FIG. 7 shows a further feature that may be employed in the apparatus of FIGS. 1 and 5.

The SEM shown in FIG. 1 includes a vacuum chamber 1 coupled to a sample chamber 2 via a pressure limiting aperture 3 The vacuum chamber 1 includes an electron gun 4 which emits a beam of electrons represented by the dotted line 5. The electron beam 5 is focussed by condenser lenses 6 before passing through an objective lens 3 and into the sample chamber 2 as shown. The objective lens includes a pressure limiting aperture 3A which operates to maintain a pressure differential between the sample chamber 2 and the vacuum chamber 1.

The alignment of the electron beam 5 as it passes through the objective lens 3 is adjusted using a number of scan coils 7. The scan coils 7 adjust the electron beam alignment so that the beam scans across the surface of a sample 11. Operation of the condenser lenses 6 and the scan coils 7 is controlled by a processing system (not shown) in accordance with normal microscope operation.

A vacuum pump 16 is provided for removing gas from the vacuum chamber 1.

The sample chamber 2 contains a sample holder 10 on which the sample 11 is positioned. The sample 11 may be formed from a conducting material, in which case it can be either grounded via the sample holder 10, or alternatively it may be an insulating material, as will be appreciated by a person skilled in the art.

An ion collector 12 according to the present invention is positioned between the sample 11 and the electron gun 4, as shown.

An ion collector 12 according to the present invention is rigidly affixed to and below the standard electron detector 13 used in this type of microscope. The separation between the electron detector 13 and the ion collector 12 is typically 3 mm. The electron beam passes through the apertures in both the electron detector 13 and the ion collector 12 and is scanned over the sample. The sample can now be moved under the beam to explore different areas without the image being masked by the ion collector 12, as may happen as the ion collector passes under the electron beam where the sample is moved to a different position when the ion collector 12 is attached to the sample fixture. Both ion and electron images can be produced in this configuration. However, the electron detector can be replaced by a simple anode through which the electron beam passes, in which case only an ion image can be formed. The anode 13 and the ion collector 12 are maintained at predetermined potentials by biassing means (not shown). The anode is typically maintained at a positive potential in the region of 500 volts in order to attract electrons emitted from the sample 11, whereas the ion collector is maintained at a lower potential as will be explained below.

In this first example, the anode 13 is coupled to image processing electronics 14 to allow an enhanced electron image to be created. A pump 15 is also provided for reducing the ambient pressure in the sample chamber 2.

The ion collector 12 is shown in more detail in FIG. 2. As shown, the ion collector 12 comprises a substrate 20 typically formed from a non-conductive material, such as plastic or the like. The substrate includes an aperture 21 over which is positioned a number of laterally spaced wires 22. The wires 22 are connected via connectors 23 to biassing electronics (not shown) which operate to maintain the wires at a desired electrical potential.

In use the ion collector 12 is positioned in the sample chamber 2 such that the aperture 21 is located between the sample 11 and the electron gun 4. In this example, the position of the sample 11 is shown by the dotted lines in FIG. 2. The ion collector 12 can be used over the whole of the working distance of the microscope. However, for a microscope in which the working distance W is 8-15 mm, the ion collector is typically positioned a distance D of about 1-3 mm away from the sample, with one of the wires 22 positioned to typically within 4 mm of the irradiating electron beam 5.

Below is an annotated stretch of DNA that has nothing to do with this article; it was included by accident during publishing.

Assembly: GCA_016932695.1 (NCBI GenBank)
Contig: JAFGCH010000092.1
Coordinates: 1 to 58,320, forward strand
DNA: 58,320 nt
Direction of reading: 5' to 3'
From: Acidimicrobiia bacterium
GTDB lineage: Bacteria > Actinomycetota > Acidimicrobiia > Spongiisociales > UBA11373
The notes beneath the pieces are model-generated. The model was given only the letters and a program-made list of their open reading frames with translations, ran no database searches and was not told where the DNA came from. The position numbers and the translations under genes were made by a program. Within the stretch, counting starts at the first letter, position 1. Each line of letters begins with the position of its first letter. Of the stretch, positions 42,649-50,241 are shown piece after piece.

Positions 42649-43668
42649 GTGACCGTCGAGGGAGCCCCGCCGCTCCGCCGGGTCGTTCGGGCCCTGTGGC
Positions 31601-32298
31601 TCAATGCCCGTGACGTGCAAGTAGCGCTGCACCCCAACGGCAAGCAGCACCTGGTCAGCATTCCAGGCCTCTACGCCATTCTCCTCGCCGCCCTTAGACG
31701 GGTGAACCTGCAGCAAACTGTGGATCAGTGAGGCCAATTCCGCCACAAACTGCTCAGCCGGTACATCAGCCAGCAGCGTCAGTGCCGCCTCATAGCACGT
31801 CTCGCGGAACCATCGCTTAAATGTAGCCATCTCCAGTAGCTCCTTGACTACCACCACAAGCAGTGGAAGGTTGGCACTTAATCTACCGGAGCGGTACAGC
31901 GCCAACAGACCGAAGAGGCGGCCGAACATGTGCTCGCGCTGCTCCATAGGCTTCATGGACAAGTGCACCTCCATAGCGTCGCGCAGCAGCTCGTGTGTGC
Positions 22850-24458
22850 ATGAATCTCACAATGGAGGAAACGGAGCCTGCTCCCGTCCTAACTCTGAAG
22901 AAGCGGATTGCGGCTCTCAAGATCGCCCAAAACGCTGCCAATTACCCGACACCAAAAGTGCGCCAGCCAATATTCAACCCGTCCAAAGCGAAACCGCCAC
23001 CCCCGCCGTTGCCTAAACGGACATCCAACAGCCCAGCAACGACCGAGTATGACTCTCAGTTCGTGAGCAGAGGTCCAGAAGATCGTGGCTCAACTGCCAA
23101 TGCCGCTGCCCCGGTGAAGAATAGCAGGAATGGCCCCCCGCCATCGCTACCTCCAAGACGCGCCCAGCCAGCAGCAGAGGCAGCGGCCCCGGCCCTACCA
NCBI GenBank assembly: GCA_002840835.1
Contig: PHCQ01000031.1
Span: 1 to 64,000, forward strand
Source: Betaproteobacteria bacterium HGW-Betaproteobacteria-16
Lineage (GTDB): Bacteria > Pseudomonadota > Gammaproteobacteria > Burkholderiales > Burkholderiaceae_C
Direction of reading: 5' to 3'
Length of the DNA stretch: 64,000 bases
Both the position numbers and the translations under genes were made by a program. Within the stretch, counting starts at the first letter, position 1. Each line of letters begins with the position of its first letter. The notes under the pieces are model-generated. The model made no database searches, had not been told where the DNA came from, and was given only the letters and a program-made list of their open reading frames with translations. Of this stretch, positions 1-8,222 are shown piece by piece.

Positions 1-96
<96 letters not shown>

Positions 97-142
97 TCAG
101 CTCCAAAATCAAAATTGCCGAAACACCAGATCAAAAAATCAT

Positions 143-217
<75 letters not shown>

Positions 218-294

In use, once the sample 11 and the ion collector 12 are located in a sample chamber, the vacuum pump 15 is activated These are controlled to pump the vacuum chamber 1 down to as low a pressure as possible, whilst the gas pressure in the sample chamber 2 is kept to between 0.1 Torr to several tens of Torr. As will be appreciated by a person skilled in the art, gas will gradually diffuse from the sample chamber 2 to the vacuum chamber 1 and it is therefore necessary to constantly operate the vacuum pump 16 to maintain the vacuum chamber at the desired pressure.

The sample is then imaged by activating the electron gun 4 and controlling the alignment of the electron beam 5, using the scan coils 7, so that the beam scans across the surface of the sample 11. As the electron beam 5 impinges on the surface of the sample 11, it will cause the generation of secondary electrons which are then emitted from the sample surface.

The secondary electrons accelerate towards the positively charged anode 13, in the normal way. As the secondary electrons accelerate towards the anode 13, this causes ionisation of the gas contained within the sample chamber. The additional electrons created during this ionisation are also accelerated towards and then absorbed by the anode 13.

As will be appreciated by a person skilled in the art, the absorption of the electrons would normally cause a decrease in the electrical potential of the anode 13. However, in this case, the anode is maintained at a predetermined potential by a biassing means (not shown). The additional electrical energy required to maintain this constant potential is representative of the number of electrons which are absorbed by the anode 13 at any one time. Accordingly, the processing electronics 14 can use this information to generate an image of the sample surface.